Grappling Hook Robot Swings Like Spiderman

We’ll admit it is a bit of a gimmick, but [Adam Beedle’s] Spider-Bot did make us smile. The little robot can launch a “web” and use it to swing. It is hard to picture, but the video below will make it all clear. It can also use the cable to climb a wall, sort of.

The bot’s ability to fling a 3D printed hook on a tether is remarkable. Details are scarce, but it looks like the mechanism is spring-loaded with a servo motor to release it. Even trailing a bit of string behind it, the range of the hook is impressive and can support the weight of the robot when it winches itself up. There’s even a release mechanism that reminds us more of Batman than Spiderman.

If we were going full autonomous, we’d consider a vision system. On the other hand, you could probably tell a lot by the tension on the cable and some way to measure the angle of it coming out of the robot. If you come up with a practical use for any of this, we’d love to see it.

We’ve seen robots that fly, jump, and can climb walls before. We don’t remember one that swings like Tarzan.

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Winners Of The Take Flight With Feather Contest

It’s hard to beat the fidelity and durability of printed text on paper. But the e-paper display gets pretty close, and if you couple it will great design and dependable features, you might just prefer an e-reader over a bookshelf full of paperbacks. What if the deal is sweetened by making it Open Hardware? The Open Book Project rises to that challenge and has just been named the winner of the Take Flight with Feather contest.

This e-reader will now find its way into the wild, with a small manufacturing run to be put into stock by Digi-Key who sponsored this contest. Let’s take a closer look at the Open Book, as well as the five other top entries.

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Hackaday Prize Entry: Octo, The Robotic Walker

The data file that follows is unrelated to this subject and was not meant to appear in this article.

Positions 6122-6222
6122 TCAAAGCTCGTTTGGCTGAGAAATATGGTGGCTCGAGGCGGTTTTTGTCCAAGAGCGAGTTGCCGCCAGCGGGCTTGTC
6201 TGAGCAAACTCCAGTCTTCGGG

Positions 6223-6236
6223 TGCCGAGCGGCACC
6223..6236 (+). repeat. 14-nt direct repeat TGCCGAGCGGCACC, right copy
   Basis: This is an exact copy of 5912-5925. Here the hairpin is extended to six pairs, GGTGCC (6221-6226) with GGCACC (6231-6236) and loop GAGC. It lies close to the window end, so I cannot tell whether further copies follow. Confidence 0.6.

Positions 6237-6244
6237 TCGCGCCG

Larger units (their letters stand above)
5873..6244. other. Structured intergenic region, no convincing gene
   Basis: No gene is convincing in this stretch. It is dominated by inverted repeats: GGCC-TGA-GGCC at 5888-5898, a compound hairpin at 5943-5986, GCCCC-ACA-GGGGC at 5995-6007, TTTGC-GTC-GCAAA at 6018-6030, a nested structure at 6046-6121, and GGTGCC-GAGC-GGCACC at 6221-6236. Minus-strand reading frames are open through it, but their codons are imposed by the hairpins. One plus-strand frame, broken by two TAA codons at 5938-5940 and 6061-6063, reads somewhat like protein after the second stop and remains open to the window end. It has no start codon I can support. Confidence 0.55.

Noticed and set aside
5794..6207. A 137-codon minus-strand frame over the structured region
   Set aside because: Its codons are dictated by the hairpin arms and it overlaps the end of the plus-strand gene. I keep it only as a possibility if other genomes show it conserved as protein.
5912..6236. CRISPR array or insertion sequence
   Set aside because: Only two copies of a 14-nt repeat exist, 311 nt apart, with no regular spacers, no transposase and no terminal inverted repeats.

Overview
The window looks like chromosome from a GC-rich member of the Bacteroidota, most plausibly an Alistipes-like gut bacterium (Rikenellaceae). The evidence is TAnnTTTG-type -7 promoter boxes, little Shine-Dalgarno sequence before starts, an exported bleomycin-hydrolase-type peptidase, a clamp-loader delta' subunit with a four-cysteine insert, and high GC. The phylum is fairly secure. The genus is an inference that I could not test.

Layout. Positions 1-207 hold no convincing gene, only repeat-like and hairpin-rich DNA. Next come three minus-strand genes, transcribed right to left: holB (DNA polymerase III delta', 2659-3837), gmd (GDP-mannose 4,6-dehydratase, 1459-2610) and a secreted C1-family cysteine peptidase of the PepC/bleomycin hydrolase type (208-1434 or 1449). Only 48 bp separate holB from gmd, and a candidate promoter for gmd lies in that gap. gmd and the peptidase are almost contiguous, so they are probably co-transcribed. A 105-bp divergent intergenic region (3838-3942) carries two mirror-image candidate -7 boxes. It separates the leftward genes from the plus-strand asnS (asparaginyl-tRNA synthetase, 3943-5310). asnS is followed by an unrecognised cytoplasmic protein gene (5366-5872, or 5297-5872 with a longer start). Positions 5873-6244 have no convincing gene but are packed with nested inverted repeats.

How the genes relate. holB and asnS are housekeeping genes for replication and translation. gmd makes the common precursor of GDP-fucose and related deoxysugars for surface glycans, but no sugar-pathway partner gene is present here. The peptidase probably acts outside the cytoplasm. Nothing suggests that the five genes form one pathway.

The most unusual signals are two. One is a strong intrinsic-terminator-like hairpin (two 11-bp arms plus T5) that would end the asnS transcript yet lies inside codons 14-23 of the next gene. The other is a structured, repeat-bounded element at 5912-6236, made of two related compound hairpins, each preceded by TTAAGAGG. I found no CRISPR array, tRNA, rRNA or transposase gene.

Walkers like the Strandbeest are favorites due in part to their smooth design and fluid motion, but [Leandro] is going a slightly different way with Octo, an octopodal platform for exploring rough terrain. Octo is based on the Klann linkage which was developed in 1994 and intended to act as an alternative to wheels because of its ability to deal with rough terrain. [Leandro] made a small proof of concept out of soldered brass and liked the results. The next version will be larger, made out of aluminum and steel, and capable of carrying a payload.

The Strandbeest and Octo have a lot in common but differ in a few significant ways. Jansen’s linkage (which the Strandbeest uses) uses eight links per leg and requires relatively flat terrain. The Klann linkage used by Octo needs only six links per leg, and has the ability to deal with rougher ground.

[Leandro] didn’t just cut some parts out from a file found online; the brass proof of concept was drawn up based on an animation of a Klann linkage. For the next version, [Leandro] used a simulator to determine an optimal linkage design, aiming for one with a gait that wasn’t too flat, and maximized vertical rise of the leg to aid in clearing obstacles.

We’ve seen the Klann linkage before in a LEGO Spider-bot. We’re delighted to see [Leandro]’s Octo in the ring for the Wheels, wings, and walkers category of The Hackaday Prize.